> > used it for all of the solid wood structural elements. The bits that
            > > Mason added are Mahogany or Oak. Plywood for the hull was 1/2" fir,
            > > older stuff and pretty good as far as fir goes, but by the time I got
            > > the hull, was checked inside, even though it had been coated with epoxy
            > > (no 'glass inside). Mason recoated the interior (I believe), sanded,
            > > painted and so far no additional checking. Outside, Tim did a very good
            > > job coating with epoxy and F/G and there was no checking whatsover-and
            > > none thus far. Tight and strong. The bottom is three layers of 1/2" Ply
            > > (instead of two by the plans) and three layers of 10-oz F/G cloth- it
            > > isn't going anywhere.
            > >
            > > Tim departed on the plans by using a foam-cored upper deck with 1-by fir
            > > stringers, clad in 1/4" okume both inside and outside, for additional
            > > flotation high in emergency situations. Phil alluded to this change in
            > > his analysis of the design. Tim also added a full width thwart in
            > > cockpit about at the mizzen mast step in order to add additional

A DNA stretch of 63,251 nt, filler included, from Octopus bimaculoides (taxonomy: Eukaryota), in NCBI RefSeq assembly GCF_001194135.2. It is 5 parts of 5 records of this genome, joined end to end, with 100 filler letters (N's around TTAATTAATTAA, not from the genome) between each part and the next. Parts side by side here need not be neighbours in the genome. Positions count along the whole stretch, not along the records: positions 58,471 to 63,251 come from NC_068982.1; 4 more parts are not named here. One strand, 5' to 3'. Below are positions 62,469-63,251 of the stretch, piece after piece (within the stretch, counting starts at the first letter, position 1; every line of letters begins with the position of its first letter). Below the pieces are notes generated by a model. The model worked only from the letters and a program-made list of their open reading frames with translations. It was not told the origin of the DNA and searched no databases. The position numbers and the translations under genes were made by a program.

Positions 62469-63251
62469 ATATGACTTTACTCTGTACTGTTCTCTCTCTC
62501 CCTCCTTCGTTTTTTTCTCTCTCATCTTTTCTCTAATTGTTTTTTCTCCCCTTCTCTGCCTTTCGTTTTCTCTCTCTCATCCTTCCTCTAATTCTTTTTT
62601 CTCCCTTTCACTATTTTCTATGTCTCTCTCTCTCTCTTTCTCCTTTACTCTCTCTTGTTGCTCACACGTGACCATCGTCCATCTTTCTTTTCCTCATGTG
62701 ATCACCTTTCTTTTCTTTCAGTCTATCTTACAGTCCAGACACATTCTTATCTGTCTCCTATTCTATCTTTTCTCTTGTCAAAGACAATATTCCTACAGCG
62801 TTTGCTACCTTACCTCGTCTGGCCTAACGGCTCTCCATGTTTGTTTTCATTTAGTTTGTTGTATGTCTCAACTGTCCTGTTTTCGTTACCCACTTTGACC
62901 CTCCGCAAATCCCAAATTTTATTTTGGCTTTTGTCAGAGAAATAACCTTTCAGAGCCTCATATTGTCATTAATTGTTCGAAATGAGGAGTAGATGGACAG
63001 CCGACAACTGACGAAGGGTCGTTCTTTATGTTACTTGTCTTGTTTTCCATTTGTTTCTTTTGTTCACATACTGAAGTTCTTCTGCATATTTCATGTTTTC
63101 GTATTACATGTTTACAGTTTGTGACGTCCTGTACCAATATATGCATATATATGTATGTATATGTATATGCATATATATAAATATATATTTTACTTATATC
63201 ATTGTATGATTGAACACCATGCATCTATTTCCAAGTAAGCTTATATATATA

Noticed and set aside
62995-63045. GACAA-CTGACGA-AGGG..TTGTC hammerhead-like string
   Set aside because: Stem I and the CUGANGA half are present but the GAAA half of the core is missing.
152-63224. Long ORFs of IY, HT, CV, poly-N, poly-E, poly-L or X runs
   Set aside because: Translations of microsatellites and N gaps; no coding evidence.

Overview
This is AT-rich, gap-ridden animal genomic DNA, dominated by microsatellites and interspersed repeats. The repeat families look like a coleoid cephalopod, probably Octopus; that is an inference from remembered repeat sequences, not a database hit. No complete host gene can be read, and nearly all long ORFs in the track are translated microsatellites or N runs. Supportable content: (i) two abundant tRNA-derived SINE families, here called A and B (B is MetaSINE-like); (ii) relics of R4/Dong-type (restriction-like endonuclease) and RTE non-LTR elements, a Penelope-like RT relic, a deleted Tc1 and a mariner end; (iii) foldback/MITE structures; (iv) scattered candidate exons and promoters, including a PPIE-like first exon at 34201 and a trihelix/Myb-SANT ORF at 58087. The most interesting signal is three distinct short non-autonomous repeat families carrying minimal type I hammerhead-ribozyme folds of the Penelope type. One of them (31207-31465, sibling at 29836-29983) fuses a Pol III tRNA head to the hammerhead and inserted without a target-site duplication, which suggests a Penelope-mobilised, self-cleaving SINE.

> > stiffness in the aft part of the hull, which it most certainly does.
            > > Phil's thwart for the mast step is not drawn to full width. I think this
            > > too is a good change. Tim is an experienced professional boatbuilder who
            > > had built several Bolger boats over the years and had his own notions of
            > > strength. I know he consulted periodically with Phil, but do not know on
            > > what specifics.
            > >
            > > When Phil was on the boat, he asked if the plans had called for the
            > > solid bulkheads in the two that make up the fore and aft faces of the
            > > galley, as opposed to having cutouts like Jochems, so a person sitting
            > > in the aft part of the cabin could see forward. I told him the plans
            > > called for solid. His response: "That was an oversight." So there ya go.
            > > I think the cutouts would be a desirable change. Mason and I also
            > > decided that the windows facing forward into the bow well should open
            > > outwards, to allow for ventilation, and Mason installed them so. This
            > > too was a good change. Mason also directed the fabrication of a very
            > > clever canvas cover for the center opening that works like a charm and
            > > does not leak a drop, even in the heaviest downpour. This has been
            > > tested many times.
            > >
            > > Put a flexible rubber flap on the underside of the hull to cover the bow
            > > well drain hole so waves won't geyser into the bow well. Make sure to
            > > make that bow center board (you will need it to go to windward), and
            > > while you are at it, a filler, otherwise the bow well and everything in
            > > it WILL be wet.
            > >
            > > That's it. This is a great design and a great boat. There needs to be
            > > more of them! Phil commented when he sailed in her he was glad it got